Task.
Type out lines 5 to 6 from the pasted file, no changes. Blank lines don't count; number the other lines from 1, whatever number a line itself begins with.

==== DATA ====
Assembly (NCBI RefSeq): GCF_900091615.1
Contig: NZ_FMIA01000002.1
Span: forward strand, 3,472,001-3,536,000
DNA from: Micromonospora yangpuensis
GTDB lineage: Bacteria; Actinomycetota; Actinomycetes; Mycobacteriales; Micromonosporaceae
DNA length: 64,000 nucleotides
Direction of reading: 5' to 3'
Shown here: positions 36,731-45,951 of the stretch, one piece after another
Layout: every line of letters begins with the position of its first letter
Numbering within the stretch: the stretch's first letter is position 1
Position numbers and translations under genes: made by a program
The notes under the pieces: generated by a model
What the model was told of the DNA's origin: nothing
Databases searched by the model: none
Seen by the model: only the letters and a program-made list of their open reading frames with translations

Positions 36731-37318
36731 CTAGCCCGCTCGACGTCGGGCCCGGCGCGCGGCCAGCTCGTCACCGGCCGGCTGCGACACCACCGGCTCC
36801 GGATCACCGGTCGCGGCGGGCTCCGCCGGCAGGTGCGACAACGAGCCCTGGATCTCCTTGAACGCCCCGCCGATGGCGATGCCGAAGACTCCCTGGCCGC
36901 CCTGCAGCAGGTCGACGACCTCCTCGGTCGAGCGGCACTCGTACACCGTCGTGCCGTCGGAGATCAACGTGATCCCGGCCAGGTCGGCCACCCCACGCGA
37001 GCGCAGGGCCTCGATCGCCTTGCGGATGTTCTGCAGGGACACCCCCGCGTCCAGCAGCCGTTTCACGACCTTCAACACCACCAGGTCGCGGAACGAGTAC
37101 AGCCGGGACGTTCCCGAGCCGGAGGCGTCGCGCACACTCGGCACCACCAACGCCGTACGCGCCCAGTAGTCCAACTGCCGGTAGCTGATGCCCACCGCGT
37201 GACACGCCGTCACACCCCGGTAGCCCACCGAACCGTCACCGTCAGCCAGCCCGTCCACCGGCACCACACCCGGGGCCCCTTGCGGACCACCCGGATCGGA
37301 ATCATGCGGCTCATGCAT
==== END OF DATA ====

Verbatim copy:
GTDB lineage: Bacteria; Actinomycetota; Actinomycetes; Mycobacteriales; Micromonosporaceae
DNA length: 64,000 nucleotides